✓ One-hundred patients who had undergone decompressive surgery for lumbar stenosis between 1980 and 1985 were evaluated as to their long-term outcome. Four patients with postfusion stenosis were included. A 5-year follow-up period was achieved in 88 patients. The mean age was 67 years, and 80% were over 60 years of age. There was a high incidence of coexisting medical diseases, but the principal disability was lumbar stenosis with neurological involvement. Results were categorized as either a surgical success or a failure. depending upon the achievement of preset goals within the context of lifestyle and needs. There were no perioperative complications.
Initially there was a high incidence of success, but recurrence of neurological involvement and persistence of low-back pain led to an increasing number of failures. By 5 years this number had reached 27% of the available population pool, suggesting that the failure rate could reach 50% within the projected life expectancies of most patients. Of the 26 failures, 16 were secondary to renewed neurological involvement, which occurred at new levels of stenosis in eight and recurrence of stenosis at operative levels in eight. Reoperation was successful in 12 of these 16 patients, but two required a third operation.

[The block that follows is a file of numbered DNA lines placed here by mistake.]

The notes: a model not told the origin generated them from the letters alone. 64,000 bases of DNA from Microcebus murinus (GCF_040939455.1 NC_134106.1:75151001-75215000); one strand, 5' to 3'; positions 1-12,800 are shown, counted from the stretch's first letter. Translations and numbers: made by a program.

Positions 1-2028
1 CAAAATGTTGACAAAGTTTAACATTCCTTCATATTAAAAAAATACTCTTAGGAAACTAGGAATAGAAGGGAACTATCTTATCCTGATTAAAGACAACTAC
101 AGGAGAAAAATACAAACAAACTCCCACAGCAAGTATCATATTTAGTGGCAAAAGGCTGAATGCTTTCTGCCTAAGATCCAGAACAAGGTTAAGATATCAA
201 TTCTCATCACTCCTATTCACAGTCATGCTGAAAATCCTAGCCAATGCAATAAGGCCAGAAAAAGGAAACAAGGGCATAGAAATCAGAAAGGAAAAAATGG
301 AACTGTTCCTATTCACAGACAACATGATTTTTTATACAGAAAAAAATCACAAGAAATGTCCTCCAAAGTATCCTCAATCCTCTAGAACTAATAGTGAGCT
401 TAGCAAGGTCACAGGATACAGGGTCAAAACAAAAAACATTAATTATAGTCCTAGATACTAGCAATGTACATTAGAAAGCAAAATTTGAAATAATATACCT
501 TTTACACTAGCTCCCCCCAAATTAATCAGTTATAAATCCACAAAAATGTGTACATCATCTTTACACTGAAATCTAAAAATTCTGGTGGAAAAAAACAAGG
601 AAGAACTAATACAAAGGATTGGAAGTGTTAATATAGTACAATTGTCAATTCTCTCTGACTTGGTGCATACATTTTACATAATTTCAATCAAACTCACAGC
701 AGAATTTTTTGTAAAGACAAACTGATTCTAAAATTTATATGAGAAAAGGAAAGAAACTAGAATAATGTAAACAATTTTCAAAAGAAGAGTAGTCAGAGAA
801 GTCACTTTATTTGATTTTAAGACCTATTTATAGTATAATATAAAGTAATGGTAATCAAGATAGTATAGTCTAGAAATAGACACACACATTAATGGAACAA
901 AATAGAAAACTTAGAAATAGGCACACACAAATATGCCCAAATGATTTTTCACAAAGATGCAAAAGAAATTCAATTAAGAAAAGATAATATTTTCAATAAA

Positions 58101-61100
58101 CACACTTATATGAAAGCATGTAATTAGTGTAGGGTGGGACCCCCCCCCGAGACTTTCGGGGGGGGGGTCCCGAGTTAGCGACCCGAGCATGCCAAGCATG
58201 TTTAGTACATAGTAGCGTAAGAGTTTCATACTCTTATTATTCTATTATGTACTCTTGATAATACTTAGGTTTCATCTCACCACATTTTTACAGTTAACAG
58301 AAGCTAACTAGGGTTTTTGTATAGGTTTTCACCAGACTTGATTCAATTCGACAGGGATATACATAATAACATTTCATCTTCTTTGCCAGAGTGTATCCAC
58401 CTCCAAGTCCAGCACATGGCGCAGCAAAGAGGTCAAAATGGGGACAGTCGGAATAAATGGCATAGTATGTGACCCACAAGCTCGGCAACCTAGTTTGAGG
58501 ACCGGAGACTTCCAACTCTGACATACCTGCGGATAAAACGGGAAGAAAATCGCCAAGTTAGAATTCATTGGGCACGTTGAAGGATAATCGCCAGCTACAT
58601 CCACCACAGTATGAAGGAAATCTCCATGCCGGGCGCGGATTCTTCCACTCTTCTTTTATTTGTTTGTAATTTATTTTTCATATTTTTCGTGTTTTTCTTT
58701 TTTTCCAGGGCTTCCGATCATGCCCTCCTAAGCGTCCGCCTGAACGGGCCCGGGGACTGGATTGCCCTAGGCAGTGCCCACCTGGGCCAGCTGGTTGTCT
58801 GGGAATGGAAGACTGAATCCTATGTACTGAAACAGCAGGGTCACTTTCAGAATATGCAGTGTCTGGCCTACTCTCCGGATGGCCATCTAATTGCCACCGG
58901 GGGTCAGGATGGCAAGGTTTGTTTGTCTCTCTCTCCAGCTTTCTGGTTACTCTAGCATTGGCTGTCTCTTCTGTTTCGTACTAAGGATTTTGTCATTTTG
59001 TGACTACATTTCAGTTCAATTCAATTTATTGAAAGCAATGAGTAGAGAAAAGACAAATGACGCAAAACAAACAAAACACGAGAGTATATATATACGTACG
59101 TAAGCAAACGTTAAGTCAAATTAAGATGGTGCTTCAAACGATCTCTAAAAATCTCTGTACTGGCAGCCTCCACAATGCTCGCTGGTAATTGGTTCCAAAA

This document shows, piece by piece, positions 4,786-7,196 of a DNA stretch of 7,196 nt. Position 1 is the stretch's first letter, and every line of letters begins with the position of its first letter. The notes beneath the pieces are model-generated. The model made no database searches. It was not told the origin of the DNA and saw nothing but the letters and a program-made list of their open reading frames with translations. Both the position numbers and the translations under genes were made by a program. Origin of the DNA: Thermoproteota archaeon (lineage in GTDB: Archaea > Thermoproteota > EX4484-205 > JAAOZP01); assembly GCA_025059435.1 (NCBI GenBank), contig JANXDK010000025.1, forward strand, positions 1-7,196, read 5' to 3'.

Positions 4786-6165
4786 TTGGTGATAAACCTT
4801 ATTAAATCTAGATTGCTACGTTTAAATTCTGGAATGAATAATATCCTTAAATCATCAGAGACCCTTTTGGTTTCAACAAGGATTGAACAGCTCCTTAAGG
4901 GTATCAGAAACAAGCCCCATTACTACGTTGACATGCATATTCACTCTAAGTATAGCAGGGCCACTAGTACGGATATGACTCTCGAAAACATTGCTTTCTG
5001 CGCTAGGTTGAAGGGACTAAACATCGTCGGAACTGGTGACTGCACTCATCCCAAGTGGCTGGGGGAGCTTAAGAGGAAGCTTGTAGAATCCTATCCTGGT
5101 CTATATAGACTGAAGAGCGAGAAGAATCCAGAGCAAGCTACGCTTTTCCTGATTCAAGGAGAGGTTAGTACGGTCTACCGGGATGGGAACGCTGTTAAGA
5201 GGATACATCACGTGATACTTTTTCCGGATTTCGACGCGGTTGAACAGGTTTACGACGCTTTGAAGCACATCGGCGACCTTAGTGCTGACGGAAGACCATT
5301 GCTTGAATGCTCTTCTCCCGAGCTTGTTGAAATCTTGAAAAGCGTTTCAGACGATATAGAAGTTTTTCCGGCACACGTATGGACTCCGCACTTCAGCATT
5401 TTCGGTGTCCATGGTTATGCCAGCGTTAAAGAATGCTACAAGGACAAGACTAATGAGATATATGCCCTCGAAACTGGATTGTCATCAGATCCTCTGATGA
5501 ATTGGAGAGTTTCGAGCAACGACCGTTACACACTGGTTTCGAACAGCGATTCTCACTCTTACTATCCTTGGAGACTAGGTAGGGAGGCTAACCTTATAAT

The incidence of spondylolisthesis at 5 years was higher in the surgical failures (12 of 26 patients) than in the surgical successes (16 of 64). Spondylolisthetic stenosis tended to recur within a few years following decompression. To forestall recurrences, it is suggested that stabilization be carried out at levels of spondylolisthetic stenosis and the initial decompression include adjacent levels of threatening symptomatic stenosis. However, the heterogenicity of this patient population, with varying patterns and levels of symptomatic stenosis, precludes application of rigid surgical protocols.